Mental Benefits of Exercise
Let me start off by saying I am in no way a fitness guru, but I do experience the mind/body benefits of engaging in regular exercise. I would never have pictured myself eager to go on a run, but over time putting on a pair of gym shoes, headphones, and grabbing my running partner (my dog) have become something I look forward to. If I am completely honest, it is the after effects that are the biggest motivators- natural stress relief, the sense of accomplishment, and a satisfied, well-behaved dog.
Everyone has a different view on exercise and how high of a priority it is on the “to do” list (if it even makes the cut). No matter where you stand on the topic it is hard to deny the benefits. People hit the gym, courts, or pavement for many reasons, some of the most obvious being weight loss, building muscle, training, and increasing overall physical health. Without a doubt, these are positive incentives, but perhaps the most beneficial factors are mental rather than physical.
As I previously mentioned, the after effects are motivating. Not only is there the sense of accomplishment from investing in personal health and working toward fitness goals, but there are additional mental health benefits that make physical activity even more appealing. Over the last decade as our society has become more health conscious; studies have revealed the positive effects of exercise on mood and anxiety levels, leaving more consideration as to whether this can be a powerful tool to use in adjunction with other mental health services.
A closer look at the benefits of exercise
As a counselor, I believe it is always important to take a holistic perspective on the problems of the individuals I work with. I like to explore the balance between physical and mental needs and whether they can benefit from incorporating exercise into the treatment plan- let’s just say, very few would not benefit from increased exercise. People can experience both short and long-term mental health benefits just by engaging in regular exercise. It is suggested that 30 to 60 minutes 3 to 5 times a week will lead to improved mental health (Centers for Disease Control and Prevention, 2015).
The chemicals released during physical activity have many mood-boosting properties and can lead to more energy, which makes this an important remedy for a low mood. Improved mood can be experienced within just minutes of exercise- next time you come home after a stressful day, give exercise a try! It has even been shown that individuals who engage in regular exercise experience lower levels of depression compared to those who do not. In a study by Blumental et al., (2007) looking at individuals who suffer from Major Depressive Disorder, it was found that the benefits of exercise were comparable to antidepressants with both groups experiencing higher remission rates.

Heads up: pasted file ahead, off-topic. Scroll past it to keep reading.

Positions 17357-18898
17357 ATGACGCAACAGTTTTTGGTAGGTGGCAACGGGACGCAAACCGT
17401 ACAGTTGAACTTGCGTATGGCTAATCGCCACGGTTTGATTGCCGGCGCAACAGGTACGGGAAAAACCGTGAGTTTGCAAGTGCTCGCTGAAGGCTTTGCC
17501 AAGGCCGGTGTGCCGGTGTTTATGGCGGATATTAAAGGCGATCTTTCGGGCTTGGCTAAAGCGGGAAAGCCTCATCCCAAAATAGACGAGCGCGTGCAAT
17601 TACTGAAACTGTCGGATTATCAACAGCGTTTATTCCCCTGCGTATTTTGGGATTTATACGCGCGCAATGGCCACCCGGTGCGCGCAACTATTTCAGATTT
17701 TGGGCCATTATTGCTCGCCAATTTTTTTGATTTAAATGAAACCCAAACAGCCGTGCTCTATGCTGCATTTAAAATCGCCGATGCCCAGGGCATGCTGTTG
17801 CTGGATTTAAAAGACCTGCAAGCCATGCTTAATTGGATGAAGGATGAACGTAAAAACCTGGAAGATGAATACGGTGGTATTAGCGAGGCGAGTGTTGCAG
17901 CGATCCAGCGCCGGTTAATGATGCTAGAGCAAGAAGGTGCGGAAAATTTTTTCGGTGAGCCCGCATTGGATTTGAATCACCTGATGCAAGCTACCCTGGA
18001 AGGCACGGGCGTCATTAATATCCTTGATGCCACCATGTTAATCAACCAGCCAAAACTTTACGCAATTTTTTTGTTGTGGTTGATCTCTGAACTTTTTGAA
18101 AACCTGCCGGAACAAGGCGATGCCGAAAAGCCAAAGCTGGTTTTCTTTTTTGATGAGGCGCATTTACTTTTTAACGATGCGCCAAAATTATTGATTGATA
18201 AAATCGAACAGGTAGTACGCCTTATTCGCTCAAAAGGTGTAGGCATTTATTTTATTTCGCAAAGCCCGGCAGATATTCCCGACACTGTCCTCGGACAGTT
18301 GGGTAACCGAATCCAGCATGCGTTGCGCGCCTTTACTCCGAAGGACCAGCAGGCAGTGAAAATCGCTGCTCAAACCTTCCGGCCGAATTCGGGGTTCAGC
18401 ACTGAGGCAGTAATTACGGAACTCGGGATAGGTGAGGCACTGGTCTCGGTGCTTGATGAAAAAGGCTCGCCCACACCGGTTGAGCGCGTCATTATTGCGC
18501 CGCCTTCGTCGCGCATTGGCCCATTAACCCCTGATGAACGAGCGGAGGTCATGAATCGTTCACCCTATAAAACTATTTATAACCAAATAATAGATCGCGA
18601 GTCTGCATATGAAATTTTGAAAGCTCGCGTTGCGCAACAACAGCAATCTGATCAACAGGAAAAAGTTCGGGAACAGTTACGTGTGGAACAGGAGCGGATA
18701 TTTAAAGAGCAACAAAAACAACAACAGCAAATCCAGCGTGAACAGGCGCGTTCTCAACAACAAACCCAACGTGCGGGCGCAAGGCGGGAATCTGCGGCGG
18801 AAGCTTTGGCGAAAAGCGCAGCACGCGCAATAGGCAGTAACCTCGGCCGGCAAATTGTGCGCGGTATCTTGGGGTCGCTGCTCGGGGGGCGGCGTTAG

With worry and anxiety, there is often a physiological component—arousal symptoms such as a racing heart, difficulty breathing, and sweating. These symptoms are very similar to our bodies’ reaction to exercise. For this reason, exercise-induced exposure to these symptoms can lead to a decline in the fear associated with anxiety sensations (Broman-Fulks & Storey, 2008).
The associated mental benefits are hard to ignore. People of all ages and capabilities can implement activities that are mood boosting, stress reducing and lead to increased self-esteem. No matter where you are on the spectrum of health, consider these tips to make it easier to incorporate regular exercise into your routine.
1. Find your motivation.
The motivation for me is typically health, a stress reliever and the simple fact that my dog needs exercise. Your reasons may be different, but whatever they are it is important to identify them.
2. Pick a time that works with your schedule.
You want to make this easy for yourself, pick a time that is convenient for you.
3. Try different types of activities.
There are plenty of activities out there that are considered exercise and there is no rule about which ones you need to do- maybe it is walking rather than driving your kids to the park, swimming, running, yoga, going for a bike ride, or joining an intramural sports team, the possibilities are endless.
4. Set reasonable goals.
Do not set out to run a marathon without training. It is important to know your physical limitations and start from there.
5. Celebrate your achievements.
Anytime you engage in intentional muscle movement you are prioritizing your health and that is a reason to be proud of yourself.
Blumenthal, J. A., Babyak, M. A., Doraiswamy, M., Watkins, L., Hoffman, B. M., Barbour, K. A., . . . Sherwood, A. (2007). Exercise and Pharmacotherapy in the Treatment of Major Depressive Disorder. Psychosomatic Medicine, 69(7). doi:10.1097/PSY.0b013e318148c19a
Broman-Fulks, J. J., & Storey, K. M. (2008). Evaluation of a brief aerobic exercise intervention for high anxiety sensitivity. Anxiety, Stress, & Coping, 21(2).
The Benefits of Physical Activity. (2015). In Centers for Disease Control and Prevention. Retrieved from http://www.cdc.gov/physicalactivity/basics/pa-health/index.htm
Ashley Yergler is a Licensed Clinical Professional Counselor who has experience working with individuals, families, couples, and groups. Ashley earned her Master’s degree in Counseling Psychology from Trinity International University and is certified in PREPARE/ENRICH.